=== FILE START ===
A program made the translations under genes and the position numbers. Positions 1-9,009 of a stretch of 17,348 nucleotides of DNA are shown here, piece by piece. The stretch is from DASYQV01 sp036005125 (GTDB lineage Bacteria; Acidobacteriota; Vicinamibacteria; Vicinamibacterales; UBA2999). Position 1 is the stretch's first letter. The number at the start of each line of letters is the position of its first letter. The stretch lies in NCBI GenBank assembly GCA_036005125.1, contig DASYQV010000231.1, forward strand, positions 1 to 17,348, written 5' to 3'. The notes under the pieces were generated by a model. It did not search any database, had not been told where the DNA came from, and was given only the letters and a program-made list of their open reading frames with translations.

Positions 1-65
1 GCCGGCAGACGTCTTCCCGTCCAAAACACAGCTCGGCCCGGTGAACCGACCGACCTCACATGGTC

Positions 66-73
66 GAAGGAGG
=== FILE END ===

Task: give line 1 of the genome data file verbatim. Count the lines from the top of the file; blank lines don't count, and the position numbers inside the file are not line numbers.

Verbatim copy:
A program made the translations under genes and the position numbers. Positions 1-9,009 of a stretch of 17,348 nucleotides of DNA are shown here, piece by piece. The stretch is from DASYQV01 sp036005125 (GTDB lineage Bacteria; Acidobacteriota; Vicinamibacteria; Vicinamibacterales; UBA2999). Position 1 is the stretch's first letter. The number at the start of each line of letters is the position of its first letter. The stretch lies in NCBI GenBank assembly GCA_036005125.1, contig DASYQV010000231.1, forward strand, positions 1 to 17,348, written 5' to 3'. The notes under the pieces were generated by a model. It did not search any database, had not been told where the DNA came from, and was given only the letters and a program-made list of their open reading frames with translations.